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    How ODs fit into the future of online refraction

    New York City—Executives from online refraction companies discussed their services during Vision Expo East. Opternative CEO Aaron Dallek; EyeNetra CTO Vitor Pamplona, PhD; and myVisionPOD Founder Hal Wilson shared information about their companies and answered questions from the audience about the future of online refraction.

    Opternative offers an online refraction test that provides a glasses or contact lens prescription within 24 hours (for more information on Opternative, click HERE). EyeNetra has a series of portable, smartphone-based refractive tools and also offers an in-home, on-demand refractive service called Blink (for more information on EyeNetra and Blink, click HERE). MyVisionPOD is a refraction test performed at a kiosk using the same equipment used in an eyecare office and a remote technician who helps guide the test. A doctor remotely reviews the refraction data in order to write the prescription.

    Related: Eyecare community raises red flags over Opternative

    Each company has faced a variety of backlash from the optometric community. Organized optometry has succeeded in banning online refraction in multiple states. Most recently, the Georgia legislature passed a bill that would ban companies like Opternative, and the bill is waiting for Governor Nathan Deal’s signature.

    Dallek, Dr. Pamplona, and Wilson explained the future of online refraction and how optometrists can fit into that future.

    Related: Blink in-home vision test worries ODs

    Why online refraction?

    Why did these companies decide to get into providing refraction services without the direct involvement of a doctor?

    Dallek, Dr. Pamplona, and Wilson all agreed that there is an eyecare accessibility problem both in the United States and abroad, and each said they believe online or remote refraction could help address that concern for billions of people.

    “If you consider anyone 20/25 or worse, we have about 2.4 billion people who need some correction,” Dr. Pamplona says. “So we asked, ‘How can we reach these people and get them back into the system?’ And it turns out there are about 6 billion cell phones out there, so people already have them and know how to use them.”

    Dallek says that services like Opternative help get those people who aren’t getting regular eye care involved back in the eyecare space.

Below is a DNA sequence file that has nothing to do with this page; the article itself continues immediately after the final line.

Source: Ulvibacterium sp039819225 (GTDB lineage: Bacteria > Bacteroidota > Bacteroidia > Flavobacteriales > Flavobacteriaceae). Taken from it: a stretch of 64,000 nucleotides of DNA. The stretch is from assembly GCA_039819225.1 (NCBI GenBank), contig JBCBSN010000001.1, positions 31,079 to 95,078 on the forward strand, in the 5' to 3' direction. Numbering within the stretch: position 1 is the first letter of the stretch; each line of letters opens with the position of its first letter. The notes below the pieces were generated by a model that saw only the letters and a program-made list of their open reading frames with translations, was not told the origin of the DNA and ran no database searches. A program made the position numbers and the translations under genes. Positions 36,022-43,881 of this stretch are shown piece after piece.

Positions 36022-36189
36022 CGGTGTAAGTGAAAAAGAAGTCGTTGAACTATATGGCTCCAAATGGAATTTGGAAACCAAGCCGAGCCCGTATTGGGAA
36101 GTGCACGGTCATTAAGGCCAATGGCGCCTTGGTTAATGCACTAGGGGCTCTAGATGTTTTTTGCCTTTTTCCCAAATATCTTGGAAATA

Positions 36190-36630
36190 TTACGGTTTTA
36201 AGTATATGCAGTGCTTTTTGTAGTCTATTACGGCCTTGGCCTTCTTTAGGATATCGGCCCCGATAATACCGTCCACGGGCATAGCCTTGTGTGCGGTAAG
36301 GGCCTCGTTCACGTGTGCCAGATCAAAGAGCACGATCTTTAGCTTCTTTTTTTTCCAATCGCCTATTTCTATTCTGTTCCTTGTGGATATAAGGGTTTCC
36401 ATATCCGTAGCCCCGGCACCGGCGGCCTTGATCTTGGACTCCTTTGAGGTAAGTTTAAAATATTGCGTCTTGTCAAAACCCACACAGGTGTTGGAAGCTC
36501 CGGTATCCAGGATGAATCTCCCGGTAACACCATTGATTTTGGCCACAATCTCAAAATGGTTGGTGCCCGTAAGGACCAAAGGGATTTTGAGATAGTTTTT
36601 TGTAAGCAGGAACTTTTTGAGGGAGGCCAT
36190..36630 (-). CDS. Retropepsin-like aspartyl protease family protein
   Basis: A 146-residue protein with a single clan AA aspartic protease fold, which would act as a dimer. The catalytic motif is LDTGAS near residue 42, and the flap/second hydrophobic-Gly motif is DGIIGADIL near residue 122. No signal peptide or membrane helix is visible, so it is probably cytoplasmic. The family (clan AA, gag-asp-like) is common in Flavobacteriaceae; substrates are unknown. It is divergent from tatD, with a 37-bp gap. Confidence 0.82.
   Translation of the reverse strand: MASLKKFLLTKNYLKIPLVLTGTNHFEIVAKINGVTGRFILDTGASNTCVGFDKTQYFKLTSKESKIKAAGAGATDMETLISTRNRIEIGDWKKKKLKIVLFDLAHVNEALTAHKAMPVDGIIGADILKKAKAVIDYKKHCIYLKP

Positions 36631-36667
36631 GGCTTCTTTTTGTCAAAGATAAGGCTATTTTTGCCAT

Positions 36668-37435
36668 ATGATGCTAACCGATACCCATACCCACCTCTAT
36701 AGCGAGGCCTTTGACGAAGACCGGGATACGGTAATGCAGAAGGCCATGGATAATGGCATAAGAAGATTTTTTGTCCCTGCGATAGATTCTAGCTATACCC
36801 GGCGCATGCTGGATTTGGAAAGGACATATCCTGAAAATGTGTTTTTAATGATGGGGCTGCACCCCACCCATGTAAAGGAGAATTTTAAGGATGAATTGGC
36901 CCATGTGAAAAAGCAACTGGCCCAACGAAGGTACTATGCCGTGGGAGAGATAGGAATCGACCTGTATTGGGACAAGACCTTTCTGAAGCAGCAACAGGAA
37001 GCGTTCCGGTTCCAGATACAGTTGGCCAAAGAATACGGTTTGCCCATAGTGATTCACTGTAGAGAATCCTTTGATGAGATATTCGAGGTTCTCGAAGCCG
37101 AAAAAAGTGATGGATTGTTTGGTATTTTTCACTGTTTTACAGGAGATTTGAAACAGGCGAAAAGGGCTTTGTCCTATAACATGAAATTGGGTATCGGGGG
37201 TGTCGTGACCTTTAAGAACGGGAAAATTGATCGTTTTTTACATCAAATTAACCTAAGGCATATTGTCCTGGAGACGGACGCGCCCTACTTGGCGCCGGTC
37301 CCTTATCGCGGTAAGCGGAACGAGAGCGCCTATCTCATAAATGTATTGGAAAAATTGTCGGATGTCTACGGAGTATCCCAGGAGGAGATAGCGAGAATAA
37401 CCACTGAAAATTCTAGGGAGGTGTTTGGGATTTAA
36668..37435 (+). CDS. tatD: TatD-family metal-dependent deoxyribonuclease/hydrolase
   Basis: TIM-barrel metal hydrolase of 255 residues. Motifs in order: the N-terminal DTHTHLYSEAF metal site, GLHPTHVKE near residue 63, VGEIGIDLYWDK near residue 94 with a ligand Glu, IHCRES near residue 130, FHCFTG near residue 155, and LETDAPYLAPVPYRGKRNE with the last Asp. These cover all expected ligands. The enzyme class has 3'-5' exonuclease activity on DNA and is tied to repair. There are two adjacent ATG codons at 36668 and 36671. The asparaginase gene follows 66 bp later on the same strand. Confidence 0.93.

“The key is accessibility and affordability,” says Dallek. “There are 110 million exams done in the U.S. every year and 210 to 220 million people in the U.S. who need some sort of vision correction. Until we are getting 200 million people getting an eye exam every year, we should be focusing on making it as convenient as possible to get an eye exam.

    “That’s what our industry should be focused on,” he says. “You make more money on selling glasses and contact lenses than you do on an eye exam, for the most part.”

    Dr. Pamplona says there is both a market that needs this kind of technology and a market that wants this kind of technology.

    “For us, the biggest need is in the developing countries that are underserved, and we want to make sure that they are receiving care,” he says. “But the biggest demand is in the U.S. and Europe. In the U.S., you have a fairly large amount of people who don’t want to go into the practice any more—they want something different, a new experience.”

    For myVisionPOD, providing a more convenient way to receive a prescription means making it easier for patients to purchase glasses, which the company also sells online.

    “We’re in the online eyeglass business, and the biggest obstacle for our patients is not having a current refraction,” says Wilson. “From our perspective, the refraction is the obstacle—not the endgame—for the patient. So we wanted to remove that obstacle and provide unparalleled access, convenience, and price.”

    Next: Where can ODs fit in with online refraction?

    Colleen E. McCarthy
    Colleen McCarthy is a freelance writer based in the Cleveland area and a former editor of Optometry Times. She is a 2010 graduate of the ...


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